DL: – I am very much on the intellectual side of things. Music should make you feel good, but I like how the parts all work together to form a whole. I like talking theory and equipment with people, and really digging in on how the music works.

JBN: – There’s a two-way relationship between audience and artist; you’re okay with giving the people what they want?

DL: – I have a motto that you have to give people something or they won’t listen. For me that means crafting music that people will like and that I like. I don’t need to impress anyone; I just want to play. So, in my music, I try and strike that balance between art and popularity. However, I do believe you have to love what you do, so I don’t play music I don’t like. I would rather be a teacher or work in an office that have to play music I don’t like to make money.

JBN: – Please any memories from gigs, jams, open acts and studio sessions which you’d like to share with us?

DL: – I did an outdoor gig once that got caught in a rainstorm. The stage was being overrun by water so we went inside a nearby grange hall and set up to play again. After a short time the power went out so we played a gig, all acoustic, with fans using cell phones as flashlights for about 3 hours. Everyone loved it.

JBN: – How can we get young people interested in jazz when most of the standard tunes are half a century old?

DL: – Exposure, education, and not being afraid to give them a taste of quality. Kids are just trying to identify what they like so you need to offer them quality music. As a teach, I try and program music for my students that connects with them, but also challenges them to reach out and try new music. Everyone deserves to play Basie, Ellington, Mulligan, Jerome Kern, and all the other greats. Looking for what is new and hip is just a chore, give them something time tested so they know how great the music is.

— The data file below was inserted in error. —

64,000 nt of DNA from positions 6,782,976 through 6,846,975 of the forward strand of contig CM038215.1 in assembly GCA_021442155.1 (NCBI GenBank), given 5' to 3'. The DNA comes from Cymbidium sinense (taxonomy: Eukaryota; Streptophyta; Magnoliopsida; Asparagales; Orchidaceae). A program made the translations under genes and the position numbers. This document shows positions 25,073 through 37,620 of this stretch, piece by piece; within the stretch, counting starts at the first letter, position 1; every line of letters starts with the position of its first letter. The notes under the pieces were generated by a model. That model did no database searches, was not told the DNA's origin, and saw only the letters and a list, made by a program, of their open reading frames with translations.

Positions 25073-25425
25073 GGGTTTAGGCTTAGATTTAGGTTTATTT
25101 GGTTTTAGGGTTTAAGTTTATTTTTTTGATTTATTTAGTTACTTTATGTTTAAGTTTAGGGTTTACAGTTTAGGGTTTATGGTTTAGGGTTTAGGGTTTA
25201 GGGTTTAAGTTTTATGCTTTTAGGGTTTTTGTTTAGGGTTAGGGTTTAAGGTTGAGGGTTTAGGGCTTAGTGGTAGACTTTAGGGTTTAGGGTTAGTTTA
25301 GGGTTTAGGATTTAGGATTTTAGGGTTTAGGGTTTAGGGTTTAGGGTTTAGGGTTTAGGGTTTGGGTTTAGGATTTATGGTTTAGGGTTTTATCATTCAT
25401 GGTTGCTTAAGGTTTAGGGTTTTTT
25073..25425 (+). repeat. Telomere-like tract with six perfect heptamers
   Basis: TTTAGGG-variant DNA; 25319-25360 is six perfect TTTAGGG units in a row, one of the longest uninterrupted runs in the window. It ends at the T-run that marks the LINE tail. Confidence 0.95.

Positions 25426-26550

JBN: – John Coltrane said that music was his spirit. How do you understand the spirit and the meaning of life?

DL: – I am not really a spiritual person. To me music is community. It is friends getting together to make art, share stories, make memories, put people in the right place. I just like being around musicians and working with them. That is what gives me energy to play.

JBN: – If you could change one thing in the musical world and it would become a reality, what would that be?

DL: – I wish folks would seek the best in music, not just what is popular. I don’t look down on any form of music, but highly repetitive music and samples are just lazy. If you like someone’s music, hire a drummer and recreate it. If you want to play someone’s song, don’t do a “Cover,” make your own arrangement and pay ohmage to them. Put more work into the music.

JBN: – Who do you find yourself listening to these days?

DL: – I have been checking out a few new cats, Cory Weeds is one. I actually try and listen to random things a lot just to keep fresh. I don’t have tons of time to listen to music so I want to get a feel for what is going on in the wider world.

JBN: – What is the message you choose to bring through your music?

DL: – Fun. Pure and simple. Enjoy yourself. Breath. Party. Relax. Just be free.

JBN: – Let’s take a trip with a time machine, so where and why would you really wanna go?

DL: – 1947 New York. I want to be there as “Modern Jazz” took off and hop on that train.

Interview by Simon Sargsyan

Take Five with David Larsen article @ All About Jazz